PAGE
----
How To Survive a Throat Culture

By Howard J. Bennett

Imagine this: You have just woken up thinking school is closed because eight inches of snow fell overnight. As you open your eyes and look around the room, you discover that (a) it was just a dream and (b) your throat is killing you. When your mom comes upstairs to get you out of bed, she takes one look at you and says, “Oh, sweetie, you’re sick.”

Two hours later, your doctor removes a six-inch swab from one of his medical jars and says he needs to do a throat culture. The thought of getting your throat swabbed makes your eyes glassy and your heart race. You now have three choices: (a) run for your life, (b) try to convince the doctor that your throat doesn’t hurt anymore or (c) bravely open wide as he rubs the swab against your poor, helpless tonsils.

So what is it that turns a caring healer into a fiendish ghoul? Doctors take a throat culture (that’s what the torture is called) to check for an infection called a strep throat. Although viruses cause most sore throats, strep can make you a lot sicker. Typical symptoms include pain with swallowing, fever, headache, stomachache, and tender lymph nodes. (Parents often call them “glands,” but “lymph nodes” is the correct term.) Not everyone gets all of these symptoms, so parents are always on the lookout for strep.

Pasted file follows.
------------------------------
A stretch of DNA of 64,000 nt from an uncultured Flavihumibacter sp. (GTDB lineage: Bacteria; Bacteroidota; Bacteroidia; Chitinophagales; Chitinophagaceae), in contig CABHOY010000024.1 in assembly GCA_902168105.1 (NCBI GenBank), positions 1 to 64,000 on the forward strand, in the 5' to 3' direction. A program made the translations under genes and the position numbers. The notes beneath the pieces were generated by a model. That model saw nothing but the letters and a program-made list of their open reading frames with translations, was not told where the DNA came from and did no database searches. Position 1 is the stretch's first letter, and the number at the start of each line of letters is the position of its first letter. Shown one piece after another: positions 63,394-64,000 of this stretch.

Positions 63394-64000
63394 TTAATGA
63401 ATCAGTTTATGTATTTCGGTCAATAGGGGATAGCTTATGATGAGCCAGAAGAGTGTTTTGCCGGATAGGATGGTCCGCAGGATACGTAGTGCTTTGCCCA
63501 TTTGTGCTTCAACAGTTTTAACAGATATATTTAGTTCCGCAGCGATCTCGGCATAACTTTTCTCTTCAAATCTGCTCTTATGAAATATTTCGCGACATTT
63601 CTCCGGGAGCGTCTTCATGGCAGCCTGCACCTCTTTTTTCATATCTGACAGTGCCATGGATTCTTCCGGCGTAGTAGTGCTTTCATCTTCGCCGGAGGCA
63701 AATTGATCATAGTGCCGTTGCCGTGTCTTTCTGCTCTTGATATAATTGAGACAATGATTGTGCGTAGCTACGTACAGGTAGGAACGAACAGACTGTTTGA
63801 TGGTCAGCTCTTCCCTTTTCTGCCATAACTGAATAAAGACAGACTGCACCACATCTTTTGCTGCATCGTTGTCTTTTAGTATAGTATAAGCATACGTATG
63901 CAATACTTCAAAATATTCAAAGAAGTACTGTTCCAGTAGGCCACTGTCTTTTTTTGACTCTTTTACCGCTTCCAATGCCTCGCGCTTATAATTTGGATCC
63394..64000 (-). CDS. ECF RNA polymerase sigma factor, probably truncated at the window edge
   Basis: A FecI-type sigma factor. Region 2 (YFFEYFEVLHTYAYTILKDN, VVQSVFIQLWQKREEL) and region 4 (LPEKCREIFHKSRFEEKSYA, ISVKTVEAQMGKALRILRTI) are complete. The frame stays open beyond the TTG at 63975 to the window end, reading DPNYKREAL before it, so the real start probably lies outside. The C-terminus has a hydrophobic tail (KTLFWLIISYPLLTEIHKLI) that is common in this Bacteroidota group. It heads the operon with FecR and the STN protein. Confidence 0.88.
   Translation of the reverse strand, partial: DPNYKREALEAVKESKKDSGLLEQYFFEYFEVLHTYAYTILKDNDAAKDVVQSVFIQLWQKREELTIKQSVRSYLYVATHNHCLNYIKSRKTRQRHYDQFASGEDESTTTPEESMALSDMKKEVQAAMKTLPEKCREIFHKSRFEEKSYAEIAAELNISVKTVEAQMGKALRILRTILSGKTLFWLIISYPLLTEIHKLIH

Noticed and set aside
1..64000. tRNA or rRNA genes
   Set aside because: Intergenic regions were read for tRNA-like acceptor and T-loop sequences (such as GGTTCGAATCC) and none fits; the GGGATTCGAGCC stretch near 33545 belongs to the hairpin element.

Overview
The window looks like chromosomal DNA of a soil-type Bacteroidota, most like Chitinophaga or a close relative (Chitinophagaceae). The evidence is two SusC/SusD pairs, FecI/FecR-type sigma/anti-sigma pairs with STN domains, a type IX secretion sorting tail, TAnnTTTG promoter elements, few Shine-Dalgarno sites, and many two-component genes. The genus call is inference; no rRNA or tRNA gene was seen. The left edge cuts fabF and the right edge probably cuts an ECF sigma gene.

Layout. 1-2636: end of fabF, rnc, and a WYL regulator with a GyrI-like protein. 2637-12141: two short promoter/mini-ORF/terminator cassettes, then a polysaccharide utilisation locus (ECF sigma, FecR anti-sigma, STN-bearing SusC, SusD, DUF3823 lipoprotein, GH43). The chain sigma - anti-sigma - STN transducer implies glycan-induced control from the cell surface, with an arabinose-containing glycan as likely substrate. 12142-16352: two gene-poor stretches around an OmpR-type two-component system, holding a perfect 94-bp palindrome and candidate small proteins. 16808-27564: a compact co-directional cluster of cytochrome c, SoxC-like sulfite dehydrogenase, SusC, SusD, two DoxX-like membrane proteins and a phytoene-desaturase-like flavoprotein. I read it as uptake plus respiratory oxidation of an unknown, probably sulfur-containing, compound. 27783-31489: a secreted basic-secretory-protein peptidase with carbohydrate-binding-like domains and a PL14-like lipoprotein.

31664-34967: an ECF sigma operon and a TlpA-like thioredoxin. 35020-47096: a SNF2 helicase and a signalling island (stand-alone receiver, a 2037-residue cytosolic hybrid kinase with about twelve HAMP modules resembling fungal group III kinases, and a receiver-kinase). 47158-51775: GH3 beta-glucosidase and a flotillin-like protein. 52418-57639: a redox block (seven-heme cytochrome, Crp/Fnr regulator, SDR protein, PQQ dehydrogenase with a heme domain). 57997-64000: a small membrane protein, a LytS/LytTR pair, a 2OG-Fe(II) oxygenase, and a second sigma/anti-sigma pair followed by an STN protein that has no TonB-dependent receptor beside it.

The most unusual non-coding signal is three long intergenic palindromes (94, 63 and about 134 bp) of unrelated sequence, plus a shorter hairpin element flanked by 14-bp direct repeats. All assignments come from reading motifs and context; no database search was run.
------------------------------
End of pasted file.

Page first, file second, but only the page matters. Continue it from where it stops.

Having cultured thousands of sore throats in my life, I use a technique that often makes the procedure less painful.

• Sit on your hands to keep them from instinctively grabbing the doctor’s hand, which would require him to swab you a second time. Little kids can sit on a parent’s lap so that Mom or Dad can hold their arms at their sides.

• Tilt your head back, open your mouth wide and stick out your tongue like you are trying to lick your chin.

• Right before the doctor swabs your throat, cough twice. The back of your throat vibrates when you cough, which makes the swab hurt less.

Have you ever noticed what doctors do after the swab is taken out of your mouth? Most start off with something called a “rapid strep test,” which is a chemical test that takes about ten minutes to complete. If this test is positive, you will get antibiotics to treat the infection. If the rapid test is negative, the doctor will do an overnight throat culture. This involves spreading some of your throat goo on a petri dish that’s put in an incubator.

There are different types of petri dishes, but the ones used for strep contain a gelatin that looks like strawberry Jell-0. The red color comes from sheep’s blood that is mixed into the gelatin because strep bacteria love blood! If someone has a strep throat, the next day the petri dish will contain lots of pale areas because the strep “ate” the sheep’s blood overnight. Yum!


© 2012 Howard J. Bennett. All Rights Reserved.
(First published in the Washington Post 5/16/11.)

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